Title

Chalcogenide Nanomaterials as Biosensors

Department

Chemistry

Major

Chemistry

Research Advisor

Nath, Manashi

Advisor's Department

Chemistry

Funding Source

National Science Foundation & ACS Petroleum Research Fund

Abstract

Chalcogenide nanomaterials have recently been found to have various electrochemical properties that allow them to oxidize biomolecules such as uric acid, ascorbic acid, dopamine, and glucose. This direct oxidation process lets off electrons that allow such biomolecules to be detected and measured with high precision and accuracy. Producing these nanomaterials as electrochemical biosensors could have many benefits to the public including but not limited to reusability, a longer shelf life of the product than current enzyme-based biosensors, higher sensitivity, and possible integration into continuous health monitoring devices.

Biography

Megan Percy is a second year student at Missouri University of Science and Technology, majoring in Chemistry with an emphasis in Biochemistry, and pursuing a minor in Biomedical Engineering. She is originally from St. Peters, Missouri, and, in addition to conducting research under Dr. Manashi Nath, she is a member of the social sorority Zeta Tau Alpha, working for their philanthropy team as the Public Relations chairman.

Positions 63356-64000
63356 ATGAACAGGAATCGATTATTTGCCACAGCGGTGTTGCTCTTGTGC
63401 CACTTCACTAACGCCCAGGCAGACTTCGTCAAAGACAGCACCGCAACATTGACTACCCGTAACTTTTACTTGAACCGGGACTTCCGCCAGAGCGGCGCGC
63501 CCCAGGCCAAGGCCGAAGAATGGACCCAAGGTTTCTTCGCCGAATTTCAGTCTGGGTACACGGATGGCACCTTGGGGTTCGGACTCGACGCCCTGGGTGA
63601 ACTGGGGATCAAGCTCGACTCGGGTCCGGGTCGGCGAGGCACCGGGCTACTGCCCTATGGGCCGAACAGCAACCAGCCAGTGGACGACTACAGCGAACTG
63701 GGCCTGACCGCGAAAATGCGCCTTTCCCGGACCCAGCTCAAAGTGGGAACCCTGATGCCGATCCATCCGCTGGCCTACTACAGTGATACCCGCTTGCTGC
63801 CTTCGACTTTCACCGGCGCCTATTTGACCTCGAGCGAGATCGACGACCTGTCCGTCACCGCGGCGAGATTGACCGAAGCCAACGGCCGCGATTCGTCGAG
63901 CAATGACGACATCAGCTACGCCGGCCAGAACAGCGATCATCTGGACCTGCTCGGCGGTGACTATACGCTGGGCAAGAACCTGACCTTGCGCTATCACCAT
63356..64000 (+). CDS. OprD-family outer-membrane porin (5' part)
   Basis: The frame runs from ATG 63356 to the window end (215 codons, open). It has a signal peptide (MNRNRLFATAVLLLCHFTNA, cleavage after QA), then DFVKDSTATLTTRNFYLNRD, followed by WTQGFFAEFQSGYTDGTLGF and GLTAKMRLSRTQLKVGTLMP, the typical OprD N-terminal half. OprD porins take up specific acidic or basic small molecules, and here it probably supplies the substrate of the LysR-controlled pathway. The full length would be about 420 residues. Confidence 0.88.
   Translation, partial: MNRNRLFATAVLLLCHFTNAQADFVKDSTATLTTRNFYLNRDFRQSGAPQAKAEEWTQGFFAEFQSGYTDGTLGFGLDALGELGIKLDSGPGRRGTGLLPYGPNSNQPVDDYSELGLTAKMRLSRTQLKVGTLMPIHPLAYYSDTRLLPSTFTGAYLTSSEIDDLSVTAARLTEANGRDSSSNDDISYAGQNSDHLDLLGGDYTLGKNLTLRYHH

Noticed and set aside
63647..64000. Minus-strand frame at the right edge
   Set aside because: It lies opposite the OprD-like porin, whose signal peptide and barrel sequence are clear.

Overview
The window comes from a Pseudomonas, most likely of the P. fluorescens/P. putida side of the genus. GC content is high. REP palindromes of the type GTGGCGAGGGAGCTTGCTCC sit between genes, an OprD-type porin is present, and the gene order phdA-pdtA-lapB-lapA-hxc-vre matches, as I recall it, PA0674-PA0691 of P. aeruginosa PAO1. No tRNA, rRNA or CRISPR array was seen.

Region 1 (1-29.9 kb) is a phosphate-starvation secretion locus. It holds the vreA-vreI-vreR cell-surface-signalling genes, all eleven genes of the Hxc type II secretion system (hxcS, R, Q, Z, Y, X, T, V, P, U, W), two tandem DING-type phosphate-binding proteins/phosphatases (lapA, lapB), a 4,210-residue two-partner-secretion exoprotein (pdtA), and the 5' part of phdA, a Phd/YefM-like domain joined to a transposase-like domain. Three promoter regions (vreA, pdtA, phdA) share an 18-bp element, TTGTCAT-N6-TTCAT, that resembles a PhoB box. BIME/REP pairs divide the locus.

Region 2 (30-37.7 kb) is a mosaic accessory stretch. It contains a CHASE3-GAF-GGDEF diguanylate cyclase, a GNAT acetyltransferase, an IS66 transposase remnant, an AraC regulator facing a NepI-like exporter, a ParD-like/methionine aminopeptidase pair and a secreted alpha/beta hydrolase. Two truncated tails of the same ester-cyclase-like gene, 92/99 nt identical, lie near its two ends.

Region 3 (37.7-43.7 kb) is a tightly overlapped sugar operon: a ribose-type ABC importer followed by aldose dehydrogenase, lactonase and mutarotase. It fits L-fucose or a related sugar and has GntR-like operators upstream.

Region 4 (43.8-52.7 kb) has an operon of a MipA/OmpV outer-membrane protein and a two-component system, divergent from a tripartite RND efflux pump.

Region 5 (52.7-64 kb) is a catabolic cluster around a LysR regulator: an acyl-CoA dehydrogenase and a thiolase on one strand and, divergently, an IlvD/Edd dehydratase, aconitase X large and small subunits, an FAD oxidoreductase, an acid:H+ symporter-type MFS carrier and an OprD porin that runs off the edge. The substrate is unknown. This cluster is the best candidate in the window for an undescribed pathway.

Presentation Type

OURE Fellows Proposal Oral Applicant

Document Type

Presentation

Location

Missouri Room

Presentation Date

14 Apr 2022, 11:00 am - 11:30 am

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Apr 14th, 11:00 AM Apr 14th, 11:30 AM

Chalcogenide Nanomaterials as Biosensors

Missouri Room

Chalcogenide nanomaterials have recently been found to have various electrochemical properties that allow them to oxidize biomolecules such as uric acid, ascorbic acid, dopamine, and glucose. This direct oxidation process lets off electrons that allow such biomolecules to be detected and measured with high precision and accuracy. Producing these nanomaterials as electrochemical biosensors could have many benefits to the public including but not limited to reusability, a longer shelf life of the product than current enzyme-based biosensors, higher sensitivity, and possible integration into continuous health monitoring devices.